• One week from the day when SF voters will decide whether to allow more SFPD car chases, the Chronicle has an exposé on the thousands of deaths nationwide caused by police car chases. The Chronicle assessed nationwide numbers between 2017 and 2022, and found that at least 3,336 people were killed by police pursuits, and more than 50,000 were injured. [Chronicle]
  • It’s obviously going to be drowned out by the Macy’s closure, but 22-year-old Castro District seafood restaurant also announced today that they’ll be closing permanently. The restaurant’s last day will be March 9, as owner Sanjay Gujral wants to retire, and could not find a buyer for the seafood place. [Hoodline]
  • The “luxury” pet-care facility Wag Hotels was dogged by a viral video alleging poor conditions in August, followed by an unflattering Chronicle investigation that found instances of neglect and injuries, and an SF Animal Care & Control investigation. Now Wag Hotels is facing a class-action lawsuit from former customers. The lawsuit alleges that pets suffered “life-threatening infections and other serious health conditions,” including one dog whom plaintiffs claim got a flesh-eating disease that required that pup to have a leg amputated. [SFGate]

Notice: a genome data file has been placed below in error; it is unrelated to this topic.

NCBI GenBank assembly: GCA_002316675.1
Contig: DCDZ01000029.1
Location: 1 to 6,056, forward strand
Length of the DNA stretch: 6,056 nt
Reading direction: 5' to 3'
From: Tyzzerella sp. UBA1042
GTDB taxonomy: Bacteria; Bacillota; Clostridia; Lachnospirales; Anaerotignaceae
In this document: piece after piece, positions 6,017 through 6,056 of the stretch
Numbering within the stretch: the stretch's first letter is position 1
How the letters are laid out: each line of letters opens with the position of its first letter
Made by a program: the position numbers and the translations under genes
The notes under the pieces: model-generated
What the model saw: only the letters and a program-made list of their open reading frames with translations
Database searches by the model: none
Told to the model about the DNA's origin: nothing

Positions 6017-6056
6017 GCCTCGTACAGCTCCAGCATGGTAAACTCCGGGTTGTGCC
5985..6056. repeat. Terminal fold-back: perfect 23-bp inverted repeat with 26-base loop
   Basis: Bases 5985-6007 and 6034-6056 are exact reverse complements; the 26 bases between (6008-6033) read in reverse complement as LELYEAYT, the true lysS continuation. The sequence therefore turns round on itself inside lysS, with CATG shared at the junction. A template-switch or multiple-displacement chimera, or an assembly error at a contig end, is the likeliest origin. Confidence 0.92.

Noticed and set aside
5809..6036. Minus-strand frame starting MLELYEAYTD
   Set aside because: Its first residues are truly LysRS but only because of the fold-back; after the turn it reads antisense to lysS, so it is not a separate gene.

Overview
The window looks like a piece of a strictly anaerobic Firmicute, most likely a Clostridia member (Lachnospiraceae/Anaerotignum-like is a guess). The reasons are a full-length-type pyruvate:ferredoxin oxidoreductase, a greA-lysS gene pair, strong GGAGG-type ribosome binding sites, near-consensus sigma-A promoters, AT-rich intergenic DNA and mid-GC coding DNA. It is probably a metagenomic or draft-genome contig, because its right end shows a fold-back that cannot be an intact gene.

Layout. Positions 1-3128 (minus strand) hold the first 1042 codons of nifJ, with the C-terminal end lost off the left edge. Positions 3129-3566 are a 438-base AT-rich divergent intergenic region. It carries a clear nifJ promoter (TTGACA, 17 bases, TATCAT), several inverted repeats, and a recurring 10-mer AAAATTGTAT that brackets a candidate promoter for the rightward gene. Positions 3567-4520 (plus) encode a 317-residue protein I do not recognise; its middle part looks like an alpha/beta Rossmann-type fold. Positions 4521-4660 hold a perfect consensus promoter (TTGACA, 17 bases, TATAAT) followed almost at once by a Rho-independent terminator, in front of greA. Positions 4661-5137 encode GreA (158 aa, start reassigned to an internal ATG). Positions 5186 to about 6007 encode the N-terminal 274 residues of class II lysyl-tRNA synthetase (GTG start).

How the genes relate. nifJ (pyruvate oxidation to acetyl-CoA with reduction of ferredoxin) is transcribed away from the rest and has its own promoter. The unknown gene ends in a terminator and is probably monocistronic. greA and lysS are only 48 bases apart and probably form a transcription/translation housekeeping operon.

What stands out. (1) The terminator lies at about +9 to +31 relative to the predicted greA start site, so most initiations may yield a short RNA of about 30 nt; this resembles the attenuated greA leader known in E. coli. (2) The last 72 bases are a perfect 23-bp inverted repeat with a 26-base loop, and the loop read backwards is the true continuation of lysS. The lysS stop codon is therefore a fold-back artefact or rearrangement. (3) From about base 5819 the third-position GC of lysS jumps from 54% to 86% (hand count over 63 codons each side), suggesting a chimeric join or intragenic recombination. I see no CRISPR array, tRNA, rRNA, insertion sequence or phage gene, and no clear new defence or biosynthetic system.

• LiveNation says concert attendance was up 20% in 2023, largely thanks to Taylor Swift and Beyoncé mega-tours. [Bay Area News Group]
  • Donald Trump could actually still get a big payday out of hs Twitter-for-bigots social media platform Truth Social, after the SEC has approved its SPAC financing. That said, he can’t sell his shares for six months, so they may not be worth near as much by that time. [NY Mag]
  • The oldest living American, 116-year-old Edie Ceccarelli of Willitts, California, has died, just two weeks after her “Sweet 116” birthday celebration. [The Guardian]

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